To find all the stories of my amazing adventures in southeast Asia, go here:

Sunday, March 24, 2013

Melaka/Malacca: A Family Affair

Twenty-four hours after my first trip to the historic Malaysian state of Melaka/Malacca, I went back for more. This time, I was in the fine company of my host and his family, visiting the beautiful country home of his father-in-law for the weekend. After a relaxing Friday night and a Saturday morning full of food, we set off to the city of Melaka,to see the sights once again.

Like any good remix, this second trip took the best parts of the original and stirred them up with some new and surprising twists and turns. This time, in addition to climbing the hill to St. Paul's Church, looking down the barrels of the cannons at A Formosa, and enjoying the city lights at night, we hiked down the souvenir-packed streets of Jonker Walk,and ate dessert in the most crowded Chinese restaurant imaginable.

Oh, and we did it all with a three-year-old companion, too. That will keep any event interesting.

Archtectural detail in classic Melakan style.
As we looked at this old home in the city, my hosts told me a true story. The matriach of their family owned a beautifully crafted traditional Malay home. But in her old age, the government confiscated her land to build an expressway ramp. She was forced out and her gorgeous old home was razed. It's very sad that her home is gone, but I'm glad we saw this house, with so many similar details, so that I can imagine what her place must have been like.
Posing near historic stuff. 
Cannons always make a photo better. So do bored little girls.
I found this giant red heart-shaped leaf and shared with my little friend when she was having an unhappy moment in her stroller.
The lovely Xeera and I hiked up the hill to visit the old church and take several billion photos. 
I have a penchant for old brick walls. And I love the geometry of this ancient place - triangles, circles and squares. The clean shapes lend a modern feel  and I love that juxtaposition.
My feet, Xeera's feet, on the ancient stones.
Love those thick walls. They keep out the invaders' cannonballs like nobody's business.
A door within a doorway.
A look out the window to the city beyond. I tried to imagine how this view might have looked back in the day when the jungle crept right up the hillside, but honestly, it was more than my mind's eye could create.
Jonker Walk is a street in Melaka that is often turned into a rowdy marketplace. Selling all manner of trinkets, clothing, souvenirs and food, one could wander here for hours, as long as they weren't inadvertently trampled. 
We ducked into a Chinese restaurant for a bite to eat. This is cendol, a sweet icy treat. Mine is the one on the right, without the durian topping. 
A serious fan of cendol.
Happy to be eating.
The view from my seat. 
When we ventured back out to the street after our meal, the sun had set and Jonker Walk was alive with night lights. 
I wonder if someone lives up here. Maybe this is their bedroom window, and they look down on Jonker Walk every night before they fall asleep. 
More windows, more potential bedrooms, more possibly sleepless residents. 
Almost back to the car, we had one last sight to see. Goodnight, Melaka/Malacca!

* * * * *

To find all the stories of my amazing adventures in southeast Asia, go here:

Thursday, March 21, 2013

Human Nature

After a few weeks of Malaysian city life, I was definitely feeling ready to get in touch with nature, jungle style.

Enter Hammie, avid outdoorsman and tour guide extraordinaire.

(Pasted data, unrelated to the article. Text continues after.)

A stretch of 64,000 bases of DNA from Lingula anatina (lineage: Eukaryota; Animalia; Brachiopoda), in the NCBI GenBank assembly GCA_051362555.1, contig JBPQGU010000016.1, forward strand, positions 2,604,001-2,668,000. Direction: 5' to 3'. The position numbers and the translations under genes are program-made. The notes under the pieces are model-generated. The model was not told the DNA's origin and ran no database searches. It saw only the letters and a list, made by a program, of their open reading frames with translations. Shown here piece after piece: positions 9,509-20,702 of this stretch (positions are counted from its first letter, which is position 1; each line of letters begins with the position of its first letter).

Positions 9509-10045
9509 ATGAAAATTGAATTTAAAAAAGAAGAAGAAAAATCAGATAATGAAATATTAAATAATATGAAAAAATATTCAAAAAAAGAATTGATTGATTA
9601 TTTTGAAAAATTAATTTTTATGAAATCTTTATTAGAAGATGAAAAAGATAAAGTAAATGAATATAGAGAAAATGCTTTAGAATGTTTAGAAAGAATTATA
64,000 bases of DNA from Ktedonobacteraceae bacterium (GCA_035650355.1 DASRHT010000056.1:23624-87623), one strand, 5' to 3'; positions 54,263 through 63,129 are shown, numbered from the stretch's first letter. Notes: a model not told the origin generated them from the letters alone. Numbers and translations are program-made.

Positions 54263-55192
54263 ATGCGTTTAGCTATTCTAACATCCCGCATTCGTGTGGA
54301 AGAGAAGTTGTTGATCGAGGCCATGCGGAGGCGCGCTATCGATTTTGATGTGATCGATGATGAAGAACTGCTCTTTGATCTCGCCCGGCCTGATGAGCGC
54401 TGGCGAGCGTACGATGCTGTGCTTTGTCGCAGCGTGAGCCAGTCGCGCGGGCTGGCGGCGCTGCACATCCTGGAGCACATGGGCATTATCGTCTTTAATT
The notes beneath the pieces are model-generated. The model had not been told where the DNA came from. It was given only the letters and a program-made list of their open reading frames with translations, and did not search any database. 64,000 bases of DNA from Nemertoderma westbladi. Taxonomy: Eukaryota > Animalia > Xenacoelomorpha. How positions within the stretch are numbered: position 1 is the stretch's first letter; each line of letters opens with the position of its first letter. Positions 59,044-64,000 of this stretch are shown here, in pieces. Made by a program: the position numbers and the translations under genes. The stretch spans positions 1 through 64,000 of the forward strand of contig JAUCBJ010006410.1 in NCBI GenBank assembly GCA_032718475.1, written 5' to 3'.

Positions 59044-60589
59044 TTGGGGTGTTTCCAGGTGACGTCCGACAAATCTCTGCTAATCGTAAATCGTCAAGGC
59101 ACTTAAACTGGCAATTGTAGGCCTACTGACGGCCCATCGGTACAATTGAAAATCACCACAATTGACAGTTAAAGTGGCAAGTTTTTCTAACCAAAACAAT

He took me to Putrajaya, administrative capital city of Malaysia, where we visited a lakeside park and then a botanical garden.

I'm a fan of any kind of outdoor place that has trails and pathways winding to and fro, interlaced with stairways and bridges, terraces and boardwalks. I love that sense of changing textures under my feet, and the excitement of wondering what I will discover around the next bend.

That is exactly what I found at the botanical garden, along with about forty billion plants, palm trees galore,  and a giant sundial. It was a fabulous place for an adventure and I would go back in a heartbeat.

But best of all was to be outdoors in the sunshine and fresh air, enjoying the early morning sights and smells of the tropics. Thank you, Ham, for satisfying my need for nature!

After a morning of natural beauty, I braced myself to return to the urban jungle of Kuala Lumpur at noon. But I was treated to this lovely reflection of tree and sky in a glass building, and felt not so far from nature after all.

Kama Zaid Is A Pussycat

{Pussycat: a person or thing not at all threatening, despite a gruff exterior. }

* * * * * 

I'm often asked if my Malaysian friends turned out to be who I thought they would be.

We all met online, of course. Years ago. And now we are meeting face to face, and living our lives together.

My answer is a resounding, "Yes!" There may be plenty of catfishing going on out there in the World Wide Web, but not among my friends. They are all exactly as I expected them to be.

Well. With one notable exception.

Kama Zaid.

See, for all these years, Kama has led me to believe that he"s a big tough guy. Oi! bands, ska music, football and fist fights; that's what he likes to talk about. He works in an oil refinery, eats like a horse, and sports some outrageous scars from the many motorcycle accidents he has survived.

And now that I've met him in real life, I can say that all those things are true. He didn't lie.

But there is something about Kama that he never told me, and I'll be honest- knowing this new fact completely changes my opinion of him.

Ready for the secret?

Kama Zaid loves kitties.

Oh sure, he now admits to me that he feeds a few strays. But he insists that they are not HIS cats. Really, he says, it's no big deal.

Yeah, right.

The truth is that Kama not only feeds a family of six cats, but he also gives them the run of his house. And he gets all the way down on the floor, that big, bulky, supposedly unsentimental giant of a man, and he pets the kitties. And plays with them. And smiles at them in a way that totally reveals his tender, cat-loving heart.

It's really cute.

And while I'm a little bit mad at him for hiding this part of himself from me, I've decided to forgive him.

Because I'm a little bit of a pussycat, too. Just like Kama Zaid.

* * * * * 

More stories about a giant hamster named Kama Zaid, coming right up:

More Melaka/Malacca

* * * * *

To find all the stories of my amazing adventures in southeast Asia, go here: